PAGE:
How does the case shape up legally? Asked for comment, University of California, Berkeley law professor John Yoo says:

This seems like a strong case. The Supreme Court’s diversity rationale for the use of race in university admissions for students is a limited exception to the general rule that the Constitution prohibits government from using skin color in its decisions and policies. Here, Texas A&M is flatly using race in considering the hiring and compensation of faculty. It is flatly unconstitutional and the university should lose in court.

. . . University of San Diego law professor Gail Heriot, who is also a commissioner on the United States Commission on Civil Rights, observes:

For a long time, faculty members and aspiring faculty members who have been discriminated against have been reluctant to sue—mainly out of fear that they will be ostracized. As a result, college and universities have gotten bolder and bolder in the ways they flout the law. But the tide appears to be turning. There will likely be more lawsuits of this type in the near future.”

I’m sure there will be. It’s only a matter of time.

The injurious ruling of the Supreme Court on guns

December 1, 2022 • 12:30 pm

I didn’t really follow the Supreme Court case of New York State Rifle & Pistol Association, Inc. v. Bruen, but the 2022 case was settled in favor of less restrictive gun laws—and by a vote of 6-3 (ruling here), with the dissenters being Breyer, Sotomayor, and Kagan.  Here’s the Wikipedia summary that brought me up to speed:

New York State Rifle & Pistol Association, Inc. v. Bruen, 597 U.S. ___ (2022), abbreviated NYSRPA v. Bruen and also known as NYSRPA II or Bruen to distinguish it from the 2020 case, is a landmark decision of the United States Supreme Court related to the Second Amendment to the United States Constitution. The case concerned the constitutionality of the 1911 Sullivan Act, a New York State law requiring applicants for an unrestricted license to carry a concealed pistol on their person to show “proper cause”, or a special need distinguishable from the general public, in their application.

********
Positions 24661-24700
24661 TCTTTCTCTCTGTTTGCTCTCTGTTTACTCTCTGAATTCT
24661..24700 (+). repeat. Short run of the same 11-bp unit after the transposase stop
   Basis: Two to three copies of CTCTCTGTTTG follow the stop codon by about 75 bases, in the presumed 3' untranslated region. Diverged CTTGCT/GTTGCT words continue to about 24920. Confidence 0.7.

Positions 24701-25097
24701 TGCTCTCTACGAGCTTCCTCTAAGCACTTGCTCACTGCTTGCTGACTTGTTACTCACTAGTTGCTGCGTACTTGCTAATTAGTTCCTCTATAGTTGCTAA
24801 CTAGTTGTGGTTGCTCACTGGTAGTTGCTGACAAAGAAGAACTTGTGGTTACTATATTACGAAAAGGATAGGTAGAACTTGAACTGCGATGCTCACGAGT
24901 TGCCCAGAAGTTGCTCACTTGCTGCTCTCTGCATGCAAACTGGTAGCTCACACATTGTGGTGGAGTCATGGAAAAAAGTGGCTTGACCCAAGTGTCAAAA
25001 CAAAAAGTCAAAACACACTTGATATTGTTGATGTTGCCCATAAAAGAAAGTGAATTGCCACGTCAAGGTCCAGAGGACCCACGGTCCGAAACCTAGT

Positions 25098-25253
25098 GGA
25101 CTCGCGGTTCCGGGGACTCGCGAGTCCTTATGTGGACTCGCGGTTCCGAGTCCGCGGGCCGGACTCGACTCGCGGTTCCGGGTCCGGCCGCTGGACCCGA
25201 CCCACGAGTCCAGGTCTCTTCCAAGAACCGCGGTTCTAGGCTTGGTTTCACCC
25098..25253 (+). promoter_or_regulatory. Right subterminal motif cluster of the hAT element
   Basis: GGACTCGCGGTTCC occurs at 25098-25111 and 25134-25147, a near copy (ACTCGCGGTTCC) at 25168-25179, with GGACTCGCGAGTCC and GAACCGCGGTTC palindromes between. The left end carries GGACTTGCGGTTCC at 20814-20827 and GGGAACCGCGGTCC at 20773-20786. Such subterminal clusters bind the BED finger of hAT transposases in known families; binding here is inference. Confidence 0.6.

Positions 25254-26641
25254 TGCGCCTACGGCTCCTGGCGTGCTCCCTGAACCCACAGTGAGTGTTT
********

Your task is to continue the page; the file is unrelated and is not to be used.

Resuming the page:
In a 6–3 decision, the majority ruled that New York’s law was unconstitutional, and ruled that the ability to carry a pistol in public was a constitutional right under the Second Amendment. The majority ruled that states are allowed to enforce “shall-issue” permitting, where applicants for concealed carry permits must satisfy certain objective criteria, such as passing a background check, but that “may-issue” systems that utilize “arbitrary” evaluations of need made by local authorities are unconstitutional.

Clarence Thomas wrote the majority opinion, which rested a semi-“originalist” decision that the Sullivan Act violated on the Second and Fourteenth Amendments. First, the Amendments:


“A well regulated Militia, being necessary to the security of a free State, the right of the people to keep and bear Arms, shall not be infringed.”

Relevant bits of the Fourteenth (section 1):

… No state shall make or enforce any law which shall abridge the privileges or immunities of citizens of the United States; nor shall any state deprive any person of life, liberty, or property, without due process of law; nor deny to any person within its jurisdiction the equal protection of the laws.

Thomas interpreted these in two ways. The Second Amendment allows people to keep and bear arms, and the Fourteenth Amendment says that states can’t infringe on the Constitutional right to do so, i.e., it can’t make unreasonably restrictive gun laws. At least that’s what I get from this part of Thomas’s decision in the case.